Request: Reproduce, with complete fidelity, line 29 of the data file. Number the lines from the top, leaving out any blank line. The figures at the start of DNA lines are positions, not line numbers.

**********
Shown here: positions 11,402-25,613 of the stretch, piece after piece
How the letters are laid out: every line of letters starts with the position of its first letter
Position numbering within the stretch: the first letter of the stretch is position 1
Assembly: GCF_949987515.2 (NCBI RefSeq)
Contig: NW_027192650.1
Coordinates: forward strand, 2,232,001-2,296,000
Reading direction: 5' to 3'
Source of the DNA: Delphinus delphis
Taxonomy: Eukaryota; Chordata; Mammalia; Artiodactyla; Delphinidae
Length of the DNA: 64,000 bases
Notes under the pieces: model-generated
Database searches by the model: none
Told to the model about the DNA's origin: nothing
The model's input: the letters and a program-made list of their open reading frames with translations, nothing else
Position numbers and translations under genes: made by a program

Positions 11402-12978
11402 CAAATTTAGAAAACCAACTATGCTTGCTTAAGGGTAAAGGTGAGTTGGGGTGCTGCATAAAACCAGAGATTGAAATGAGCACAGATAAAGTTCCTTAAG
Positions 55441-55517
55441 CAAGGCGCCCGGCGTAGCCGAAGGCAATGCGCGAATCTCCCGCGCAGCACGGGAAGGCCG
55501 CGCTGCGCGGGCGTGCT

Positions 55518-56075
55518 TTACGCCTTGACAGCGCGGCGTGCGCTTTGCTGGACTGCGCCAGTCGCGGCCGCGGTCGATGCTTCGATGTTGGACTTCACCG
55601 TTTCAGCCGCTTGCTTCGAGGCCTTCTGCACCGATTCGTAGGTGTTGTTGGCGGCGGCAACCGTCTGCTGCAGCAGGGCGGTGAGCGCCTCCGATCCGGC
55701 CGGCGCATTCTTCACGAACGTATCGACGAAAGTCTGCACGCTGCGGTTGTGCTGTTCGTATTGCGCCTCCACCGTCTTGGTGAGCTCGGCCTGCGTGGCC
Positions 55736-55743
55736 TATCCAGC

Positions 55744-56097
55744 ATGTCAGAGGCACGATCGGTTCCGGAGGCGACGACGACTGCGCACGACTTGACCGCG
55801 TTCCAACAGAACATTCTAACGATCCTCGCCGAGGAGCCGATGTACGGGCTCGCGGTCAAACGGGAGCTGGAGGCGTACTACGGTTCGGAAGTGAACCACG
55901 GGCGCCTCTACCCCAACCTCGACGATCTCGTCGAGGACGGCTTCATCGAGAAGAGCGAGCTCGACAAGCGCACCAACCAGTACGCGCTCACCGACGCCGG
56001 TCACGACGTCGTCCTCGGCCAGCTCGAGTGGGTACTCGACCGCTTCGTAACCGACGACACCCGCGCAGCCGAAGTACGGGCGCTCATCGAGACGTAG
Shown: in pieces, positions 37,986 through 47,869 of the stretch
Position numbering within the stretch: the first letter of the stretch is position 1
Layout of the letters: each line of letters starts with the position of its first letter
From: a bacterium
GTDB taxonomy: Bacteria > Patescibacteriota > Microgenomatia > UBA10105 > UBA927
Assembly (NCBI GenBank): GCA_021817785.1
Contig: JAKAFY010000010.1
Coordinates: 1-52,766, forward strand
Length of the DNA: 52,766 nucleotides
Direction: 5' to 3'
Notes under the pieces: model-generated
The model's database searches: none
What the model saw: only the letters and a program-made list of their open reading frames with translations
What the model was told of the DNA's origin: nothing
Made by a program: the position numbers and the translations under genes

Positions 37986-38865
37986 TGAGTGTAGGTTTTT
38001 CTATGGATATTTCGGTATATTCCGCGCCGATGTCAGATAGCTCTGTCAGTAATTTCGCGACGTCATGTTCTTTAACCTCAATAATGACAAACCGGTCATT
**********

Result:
55801 TTCCAACAGAACATTCTAACGATCCTCGCCGAGGAGCCGATGTACGGGCTCGCGGTCAAACGGGAGCTGGAGGCGTACTACGGTTCGGAAGTGAACCACG